IU center collaborates to improve lives of HoosiersOctober 15, 2018
By CANDY NEAL
Indiana University is compiling an inventory of Dubois County’s parks and recreation facilities, and the university’s Center for Rural Engagement will make the information available to the public in the spring.
The Center for Rural Engagement, in collaboration with the university’s Eppley Institute for Parks and Public Lands, is developing a comprehensive inventory and map of the public, nonprofit and private facilities in 11 counties. The counties, which the center calls the Indiana Uplands, include Dubois, Brown, Crawford, Daviess, Greene, Lawrence, Martin, Monroe, Orange, Owen and Washington.
“We are very interested in Dubois County,”’ said Kyla Cox Deckard, director of communications for the center. “It has some really great resources when it comes to parks and recreation. We’re interested in learning about how that is working and working well in the county.”
The inventory will document the parks, reservoirs, forests, conservation and land trust properties; community recreation programs; and recreation facilities like ballfields, community centers and gymnasiums located in each county.
Researchers from the center have already met with community leaders and representatives in Dubois County.
“[The researchers] come up with a list of assets that they already know about,” Deckard said. “And then they have conversations with community leaders to make sure they have truly documented everything that exists in the way of parks, public lands and recreational resources.”
The researchers will be collecting the information through early spring, in hopes of having the inventory completed in the spring.
“We’re hoping to make [the inventory] available online, depending on how deep and how extensive the resources are, as far as creating a system that will support that,” Deckard said. “It may be something that may need to be pulled on request, depending on how large the files are. We’re working to make as much of that information as readily available as possible.”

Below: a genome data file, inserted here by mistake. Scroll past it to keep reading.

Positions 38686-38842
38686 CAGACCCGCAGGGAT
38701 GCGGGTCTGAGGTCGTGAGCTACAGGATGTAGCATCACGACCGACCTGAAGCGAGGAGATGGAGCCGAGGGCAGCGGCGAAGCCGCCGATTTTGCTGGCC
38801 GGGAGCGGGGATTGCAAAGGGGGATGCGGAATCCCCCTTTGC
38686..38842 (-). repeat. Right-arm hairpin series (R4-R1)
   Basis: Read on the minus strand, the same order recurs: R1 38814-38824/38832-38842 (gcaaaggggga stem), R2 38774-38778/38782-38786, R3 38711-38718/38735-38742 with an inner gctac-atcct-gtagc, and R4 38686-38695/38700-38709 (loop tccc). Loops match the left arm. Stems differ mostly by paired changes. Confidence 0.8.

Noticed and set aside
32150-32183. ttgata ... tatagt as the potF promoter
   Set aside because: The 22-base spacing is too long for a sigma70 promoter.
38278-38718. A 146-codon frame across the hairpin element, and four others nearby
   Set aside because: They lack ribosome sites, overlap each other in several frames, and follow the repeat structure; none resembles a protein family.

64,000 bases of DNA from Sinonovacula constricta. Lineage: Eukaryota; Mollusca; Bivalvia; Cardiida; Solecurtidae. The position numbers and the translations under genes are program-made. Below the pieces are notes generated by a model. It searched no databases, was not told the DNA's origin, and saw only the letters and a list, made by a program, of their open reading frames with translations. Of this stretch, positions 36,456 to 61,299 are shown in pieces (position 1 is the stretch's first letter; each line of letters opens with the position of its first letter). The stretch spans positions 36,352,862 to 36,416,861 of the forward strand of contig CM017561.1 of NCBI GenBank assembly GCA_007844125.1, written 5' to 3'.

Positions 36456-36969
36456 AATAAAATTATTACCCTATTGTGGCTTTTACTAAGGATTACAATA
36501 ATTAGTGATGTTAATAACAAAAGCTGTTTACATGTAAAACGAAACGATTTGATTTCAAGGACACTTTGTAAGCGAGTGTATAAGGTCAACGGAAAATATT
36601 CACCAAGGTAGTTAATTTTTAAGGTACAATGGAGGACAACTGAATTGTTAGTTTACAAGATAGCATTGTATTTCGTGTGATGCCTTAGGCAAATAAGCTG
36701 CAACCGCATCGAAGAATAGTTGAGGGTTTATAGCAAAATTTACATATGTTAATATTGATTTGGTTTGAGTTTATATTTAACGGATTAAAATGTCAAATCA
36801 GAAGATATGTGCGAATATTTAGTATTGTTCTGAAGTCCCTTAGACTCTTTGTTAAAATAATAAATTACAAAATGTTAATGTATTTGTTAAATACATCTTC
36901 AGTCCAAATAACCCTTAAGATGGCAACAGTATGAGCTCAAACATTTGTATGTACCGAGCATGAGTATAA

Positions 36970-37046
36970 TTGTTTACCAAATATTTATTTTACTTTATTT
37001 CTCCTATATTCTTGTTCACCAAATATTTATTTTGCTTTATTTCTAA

The Indiana University Center Rural Engagement launched in March. Its mission is work with rural communities and small regional cities to improve the lives of Hoosiers.
“We are focused on three areas right now: health and wellness, resilience and quality of place,” Deckard said. “We’re looking at ways to collaborate with communities on projects that fall within those focus areas. The parks project falls into all three of those categories.”
The center will also work on other initiatives that fall within those categories. A rural arts initiative is also underway, focusing on developing and executing an arts series in three small regional cities; Huntingburg is one of the cities targeted.
“We think that Huntingburg is an area that has welcomed the idea of exploring the arts,” Deckard said. “We’re looking forward to launching an arts series within Huntingburg to help us to learn how to launch something like this in similar rural communities across the region and the state.”
Information about the arts series and the specific programs will be released at a later date, as they are currently in the works.
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